Let's say I want to get from the southwest corner of Suffolk (say, Haverhill) to Central London (say, King's Cross) and I have a car. I certainly don't want to drive in Central London not to mention the challenges of parking there so I want to drop off the car somewhere en route and switch to train / tube.

What's the fastest route on a weekday and on a weekend? I feel the two will vastly differ because of traffic. Like, on a weekend it might be reasonable to drive to the tube (maybe Leytonstone or as far as Mile End or even further?) but on weekdays one might want to switch to the train somewhere far, far out (Audley End? Stansted airport? perhaps Witham?).

How would you even search for something like this? Currently I am looking at Google Maps driving time + Google Maps transit time with a quick look on Parkopedia whether there's parking nearby.


2 Answers 2


I can't find a better search engine but I did find a seemingly very good and somewhat unconventional solution: start by slightly going north namely to Cambridge North station. From there, Great Northern goes to King's Cross straight and fast (only stop is Cambridge). Otherwise, it seems the area in general is served by Greater Anglia which is slower because it stops more often and also it terminates at Liverpool Street which is nowhere near as central.

Train times seem to be 1:02-1:04 and driving time seems to be 35 minutes. Since driving to King's Cross even on empty roads (at 2am) is given as 1:25 from my starting point -- thus this combined solution is only ten minutes longer and the roads this uses are less severely hit by peak traffic based on what Google tells me.

There's a parking lot with 450 car spaces at the station.

On the weekend, going to the Cambridge station itself seems to be a better alternative as there are few trains servicing Cambridge North and the driving time into Cambridge is a similar 35 minutes if there's little traffic.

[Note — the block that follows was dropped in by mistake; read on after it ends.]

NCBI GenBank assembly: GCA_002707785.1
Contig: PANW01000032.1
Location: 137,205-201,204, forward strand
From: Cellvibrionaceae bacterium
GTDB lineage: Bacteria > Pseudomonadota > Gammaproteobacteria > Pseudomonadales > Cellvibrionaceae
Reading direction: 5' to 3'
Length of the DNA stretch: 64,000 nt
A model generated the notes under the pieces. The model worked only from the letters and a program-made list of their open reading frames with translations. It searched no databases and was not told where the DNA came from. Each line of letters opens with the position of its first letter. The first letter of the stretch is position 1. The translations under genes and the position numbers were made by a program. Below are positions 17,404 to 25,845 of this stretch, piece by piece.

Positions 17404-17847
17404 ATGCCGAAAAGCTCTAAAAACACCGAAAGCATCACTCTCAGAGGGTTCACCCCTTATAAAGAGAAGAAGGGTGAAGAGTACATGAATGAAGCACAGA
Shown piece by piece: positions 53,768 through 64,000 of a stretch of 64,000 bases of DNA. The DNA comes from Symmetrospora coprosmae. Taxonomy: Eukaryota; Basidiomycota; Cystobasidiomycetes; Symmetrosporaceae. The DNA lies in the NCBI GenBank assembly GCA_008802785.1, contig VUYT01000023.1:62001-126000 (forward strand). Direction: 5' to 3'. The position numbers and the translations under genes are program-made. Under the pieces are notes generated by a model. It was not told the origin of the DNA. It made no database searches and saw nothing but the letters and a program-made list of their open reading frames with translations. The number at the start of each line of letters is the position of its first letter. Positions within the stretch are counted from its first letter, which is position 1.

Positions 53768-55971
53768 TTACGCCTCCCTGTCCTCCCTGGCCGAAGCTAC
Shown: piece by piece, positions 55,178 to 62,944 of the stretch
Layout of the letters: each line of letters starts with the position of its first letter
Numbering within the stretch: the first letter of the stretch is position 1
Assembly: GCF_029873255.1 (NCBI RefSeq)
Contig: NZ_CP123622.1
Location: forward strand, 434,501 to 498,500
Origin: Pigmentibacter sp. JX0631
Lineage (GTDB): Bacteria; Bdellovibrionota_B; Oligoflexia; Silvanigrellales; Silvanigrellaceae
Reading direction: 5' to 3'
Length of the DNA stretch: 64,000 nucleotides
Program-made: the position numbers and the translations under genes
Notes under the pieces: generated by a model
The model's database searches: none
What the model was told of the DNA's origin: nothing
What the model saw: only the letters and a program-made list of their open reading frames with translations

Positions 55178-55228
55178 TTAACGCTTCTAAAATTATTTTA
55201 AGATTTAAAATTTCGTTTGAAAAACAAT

• 3
    I realise you question defined your personal choice of centre, but for what it's worth, Liverpool Street is a significant better place to start to reach the financial centre of London (i.e the City). Of course, this is a side effect of any large, old urban area having many centres.
    – origimbo
    Commented Jan 17, 2022 at 8:16
  • @origimbo, also London buildings already being too expensive to knock down and build an actual central station, so they're all around the edge of the city as was when the railways were invented.
    – Separatrix
    Commented Jan 17, 2022 at 9:46

Both on the weekend and the week, but outside of rush hours, I would drive to Walthamstow, walk to the Tube station and take that to central London.

Get to the M11, and take it to the North Circular. This is motorway standard all the way, and ends with an interchange onto the North Circular. It is quite resistant to the load of London traffic so is one of the best approaches.

Head west on the North Circular, and take the first exit. At this point you are basically in Walthamstow, and the difficult bit of the trip is to find a parking spot in a residential area that does not have restrictions. This probably needs a little driving about, it has been a while since I was there so cannot give advice.

Walk to the tube station. It is the start of the Victoria line, and usually has a train waiting so you can get on with a choice of seats. This stops at Kings Cross after about 25 minutes.

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    I think most of Walthamstow (certainly around Blackhorse Road and Walthamstow Central stations) is now controlled parking - see the map here. Commented Jan 17, 2022 at 17:22

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